>69 rachbxl: . . . if this were written now by a modern author, I don't think we'd find it credible - we'd say that Jane's too modern, too independent for a 19th century heroine.
Interesting that we think of ourselves as more modern than the heroines of the 19th century. Jane Eyre came out in 1847. By the 1850s George Eliot was leading a very modern life — some would say scandalous — herself, and then of course there is George Sand. Among the main differences between now and then, one, our society is more open and seems more modern in its attitudes, and two, being an independent woman in 1850 was very difficult to bring off, so the women who did it were exceptional. Today it is practically the norm.
Enjoyed your thoughts on this. It has caused me to stop and think about it.
wondering about my own high-school memories of Jane Eyre. Certainly it never occurred to me to consider Jane modernly independent.
If only librarything had been around when we were all younger and we had had the time to write down our thoughts on classics like Jane Eyre. Interesting stuff Rachel
Glad to have provided food for thought!
Jane Eyre has really stayed with me and is going to be a hard act to follow, particularly as it was so beautifully read by Juliet Stevenson. I started another audiobook - Trollope's The Warden, a book I enjoyed well enough when I read it a few years ago. My idea at the time was to read all the Barsetshire books but I got distracted so I thought I'd start from the beginning again, this time with an audiobook. I listened to a good half hour on my way to work the other day...and it really didn't grab me. I'll give it another chance, but I'm wondering if it's a book I need to read rather than listen to. It's the long descriptive passages, I think; I remember being quite enthralled by them when I read them, but when I listened my mind wandered.
In the meanwhile, in need of something completely different, I treated myself to another Rebecka Martinsson mystery on my Kindle:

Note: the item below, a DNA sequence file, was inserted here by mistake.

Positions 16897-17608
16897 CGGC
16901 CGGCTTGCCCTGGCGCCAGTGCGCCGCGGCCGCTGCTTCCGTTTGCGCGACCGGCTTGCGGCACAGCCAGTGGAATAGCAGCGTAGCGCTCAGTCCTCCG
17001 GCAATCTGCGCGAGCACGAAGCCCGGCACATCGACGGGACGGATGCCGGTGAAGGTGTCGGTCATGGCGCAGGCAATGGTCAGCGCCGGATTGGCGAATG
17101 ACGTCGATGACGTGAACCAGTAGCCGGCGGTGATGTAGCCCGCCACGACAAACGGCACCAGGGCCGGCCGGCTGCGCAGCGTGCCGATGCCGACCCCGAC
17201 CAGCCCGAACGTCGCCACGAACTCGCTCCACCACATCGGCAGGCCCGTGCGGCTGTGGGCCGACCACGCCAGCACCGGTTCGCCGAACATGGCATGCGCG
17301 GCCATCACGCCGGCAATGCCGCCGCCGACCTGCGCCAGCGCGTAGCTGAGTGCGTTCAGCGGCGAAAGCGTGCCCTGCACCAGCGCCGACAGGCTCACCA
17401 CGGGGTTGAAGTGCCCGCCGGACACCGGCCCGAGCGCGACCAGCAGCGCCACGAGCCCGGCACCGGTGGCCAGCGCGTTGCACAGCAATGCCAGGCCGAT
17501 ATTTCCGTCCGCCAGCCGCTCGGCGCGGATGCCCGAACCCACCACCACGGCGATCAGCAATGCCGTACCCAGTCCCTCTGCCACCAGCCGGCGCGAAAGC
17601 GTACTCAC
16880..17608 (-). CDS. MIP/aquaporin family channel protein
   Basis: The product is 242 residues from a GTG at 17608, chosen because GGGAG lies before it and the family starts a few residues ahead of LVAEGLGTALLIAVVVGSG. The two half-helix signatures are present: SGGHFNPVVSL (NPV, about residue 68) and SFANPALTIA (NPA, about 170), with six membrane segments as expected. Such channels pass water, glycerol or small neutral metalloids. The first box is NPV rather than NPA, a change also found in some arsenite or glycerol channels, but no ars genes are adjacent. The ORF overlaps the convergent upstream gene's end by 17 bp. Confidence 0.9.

Until Thy Wrath be Past by Asa Larsson
translated from the Swedish by Laurie Thomson
It hit the spot. So much so that if I had to start another language tomorrow for work (I'll have to sooner or later, but not for a while), it'd be Swedish - I want to go and learn it in the wonderfully atmospheric north of Sweden, as inhabited by Larsson's characters (and I'm counting Nature as a character, because it always plays such a huge role in these books).
In this one, the body of a young girl is found beneath the melting ice; it looks at first like a diving accident but it soon becomes apart that it's something more sinister. The investigation involves Rebecka dicing with death as usual (whoever thought life as a district prosecutor in a rural area could be so dangerous?) I really do think she's one of my favourite modern heroines. Several members of this group have recently read Margot Livesey's modern take on Jane Eyre, The Flight of Gemma Hardy, and in one of the discussions about it I think it was avaland suggested that a modern Jane might well be a Lisbeth Salander kind of character. I think she might be a Rebecka Martinsson - has overcome a difficult childhood to become an intelligent, independent woman who doesn't have to go with the flow, who wants love but not at all costs, a bit of a loner but still liked and admired by those around her, someone who takes decisions based on her principles and then faces the consequences. I like her a lot.
My one quibble here (and I don't know if this is the translator or Larsson) is that whereas in the previous three books the characters were referred to mainly by their first names, in this one it's suddenly all surnames only - it felt like I was dealing with a whole new set of characters, and it took me about half the book to settle into it.
The Swimmer by Roma Tearne
40-something poet Ria retreated to her old family home in Suffolk some years ago, after a failed relationship. Her monotonous existence is broken when on a series of warm summer nights she sees a young man cross her garden to swim in the river at the bottom of it. He turns out to be a Sri Lankan asylum seeker recently arrived in Britain, and a beautiful friendship develops between these two lonely people.
As I read the first of the three sections, narrated by Ria, I had the nagging feeling tht I'd been there before, that I'd already read a story about an older writer who falls in love with a much younger person who brings them back to life, in a sense; I eventually realised that the book I was thinking of was none other than Tearne's very own Mosquito. For a while after that I felt a bit cheated that I was getting the same story again, but actually that's not fair; they are 2 different explorations of a theme.